Companies that have managed to diversify their business and include large amounts of recurring revenue will post stronger numbers.
Results will reflect deep property challenges
Property developers and builders are likely to report third-quarter financial statements that reflect the deep challenges facing the sector, analysts say.
But those companies that have managed to diversify their business and include large amounts of recurring revenue will post stronger numbers. A consensus of analysts forecasts for Emaar Properties, Arabtec, Aldar Properties and Drake & Scull by Reuters shows combined profits of Dh604.1 million (US$164.47m), with Emaar the only company to show an increase on the same period last year.
For the development companies, the significant change over the past year is the amount of finished property being delivered. Aldar has begun handing over the Al Bandar project at Raha Beach, while Sorouh Real Estate is finishing Sun and Sky Towers on Reem Island and Emaar is passing keys over to buyers in Downtown Burj Khalifa. Chet Riley, an analyst at Nomura Securities, wrote in a report on the property sector that the number of hand overs of finished property and the fate of defaulted units would play an important role in the year ahead. "Operational delivery is a key revenue driver," he said. "Real estate companies are coming to the business end of the development cycle and delivering units to the market. Defaults that get 'put back' into inventory for later resale or leasing still need to be financed and this remains the imminent, looming challenge."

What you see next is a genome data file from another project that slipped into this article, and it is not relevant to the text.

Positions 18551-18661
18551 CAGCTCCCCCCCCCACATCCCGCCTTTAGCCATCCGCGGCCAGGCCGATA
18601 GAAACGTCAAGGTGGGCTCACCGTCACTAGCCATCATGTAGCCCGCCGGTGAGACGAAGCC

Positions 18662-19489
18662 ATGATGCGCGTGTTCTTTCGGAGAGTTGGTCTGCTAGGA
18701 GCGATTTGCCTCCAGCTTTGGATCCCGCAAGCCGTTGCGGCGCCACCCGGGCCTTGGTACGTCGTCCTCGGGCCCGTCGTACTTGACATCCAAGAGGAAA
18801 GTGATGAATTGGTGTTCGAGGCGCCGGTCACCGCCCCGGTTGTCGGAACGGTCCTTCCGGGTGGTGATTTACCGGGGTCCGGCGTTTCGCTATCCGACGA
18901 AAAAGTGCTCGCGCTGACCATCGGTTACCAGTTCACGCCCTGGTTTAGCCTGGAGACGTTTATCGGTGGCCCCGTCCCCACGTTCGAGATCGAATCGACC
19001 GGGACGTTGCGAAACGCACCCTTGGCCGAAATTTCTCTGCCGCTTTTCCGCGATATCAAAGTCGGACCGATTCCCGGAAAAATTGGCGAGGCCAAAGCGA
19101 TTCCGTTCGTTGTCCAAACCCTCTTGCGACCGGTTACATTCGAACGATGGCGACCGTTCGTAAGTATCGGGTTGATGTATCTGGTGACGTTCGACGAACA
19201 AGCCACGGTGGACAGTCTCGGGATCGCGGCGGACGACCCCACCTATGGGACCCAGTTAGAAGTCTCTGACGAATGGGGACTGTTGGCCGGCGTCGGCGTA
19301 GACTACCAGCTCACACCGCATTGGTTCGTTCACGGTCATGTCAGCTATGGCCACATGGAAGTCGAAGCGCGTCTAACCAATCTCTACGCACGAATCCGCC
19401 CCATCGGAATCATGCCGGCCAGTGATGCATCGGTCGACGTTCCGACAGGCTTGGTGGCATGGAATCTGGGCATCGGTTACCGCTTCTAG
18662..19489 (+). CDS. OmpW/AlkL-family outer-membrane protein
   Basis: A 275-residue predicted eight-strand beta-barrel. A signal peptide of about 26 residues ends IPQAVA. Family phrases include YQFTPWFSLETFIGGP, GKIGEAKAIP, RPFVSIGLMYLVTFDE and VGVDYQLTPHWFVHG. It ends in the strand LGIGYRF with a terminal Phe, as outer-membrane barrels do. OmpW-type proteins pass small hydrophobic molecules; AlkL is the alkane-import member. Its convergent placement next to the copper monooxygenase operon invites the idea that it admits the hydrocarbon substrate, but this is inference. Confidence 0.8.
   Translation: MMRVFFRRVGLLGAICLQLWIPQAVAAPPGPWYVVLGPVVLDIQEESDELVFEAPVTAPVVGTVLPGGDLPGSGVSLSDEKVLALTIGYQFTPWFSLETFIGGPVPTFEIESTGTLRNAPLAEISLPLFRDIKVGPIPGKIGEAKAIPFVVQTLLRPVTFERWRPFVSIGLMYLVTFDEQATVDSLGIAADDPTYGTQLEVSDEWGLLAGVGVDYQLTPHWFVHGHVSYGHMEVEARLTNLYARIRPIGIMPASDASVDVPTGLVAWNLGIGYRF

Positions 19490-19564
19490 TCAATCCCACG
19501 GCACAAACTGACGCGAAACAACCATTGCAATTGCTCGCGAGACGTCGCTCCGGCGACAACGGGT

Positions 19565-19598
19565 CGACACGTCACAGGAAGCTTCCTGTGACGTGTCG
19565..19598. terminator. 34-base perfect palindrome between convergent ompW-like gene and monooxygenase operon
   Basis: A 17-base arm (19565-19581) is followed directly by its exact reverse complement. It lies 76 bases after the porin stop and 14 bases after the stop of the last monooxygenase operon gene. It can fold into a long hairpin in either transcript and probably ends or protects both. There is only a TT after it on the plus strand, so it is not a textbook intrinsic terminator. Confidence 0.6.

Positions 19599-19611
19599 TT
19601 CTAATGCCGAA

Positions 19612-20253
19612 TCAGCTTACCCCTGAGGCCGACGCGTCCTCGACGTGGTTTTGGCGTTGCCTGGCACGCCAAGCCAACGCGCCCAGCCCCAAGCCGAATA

The biggest concern in the market right now is how Aldar will handle its upcoming obligations, Mr Riley said. The developer is expected to report a net loss of about Dh230.9m for the quarter, according to the average of four analysts surveyed by Reuters. Aldar reported a net profit of Dh427.2m for the third quarter last year. Contractors are also facing issues related to the challenging property environment, with increasing provisions for stalled work.
However, the market leaders -Arabtec and Drake & Scull - are making headway in diversifying their exposure to other countries in the region. Arabtec's shares were pushed up this week on news that its long-stalled contract to build the 403-metre-tall Okhta Centre project in St Petersburg is moving ahead, despite community protests. Drake & Scull has started acquiring companies in the region, including two in Saudi Arabia.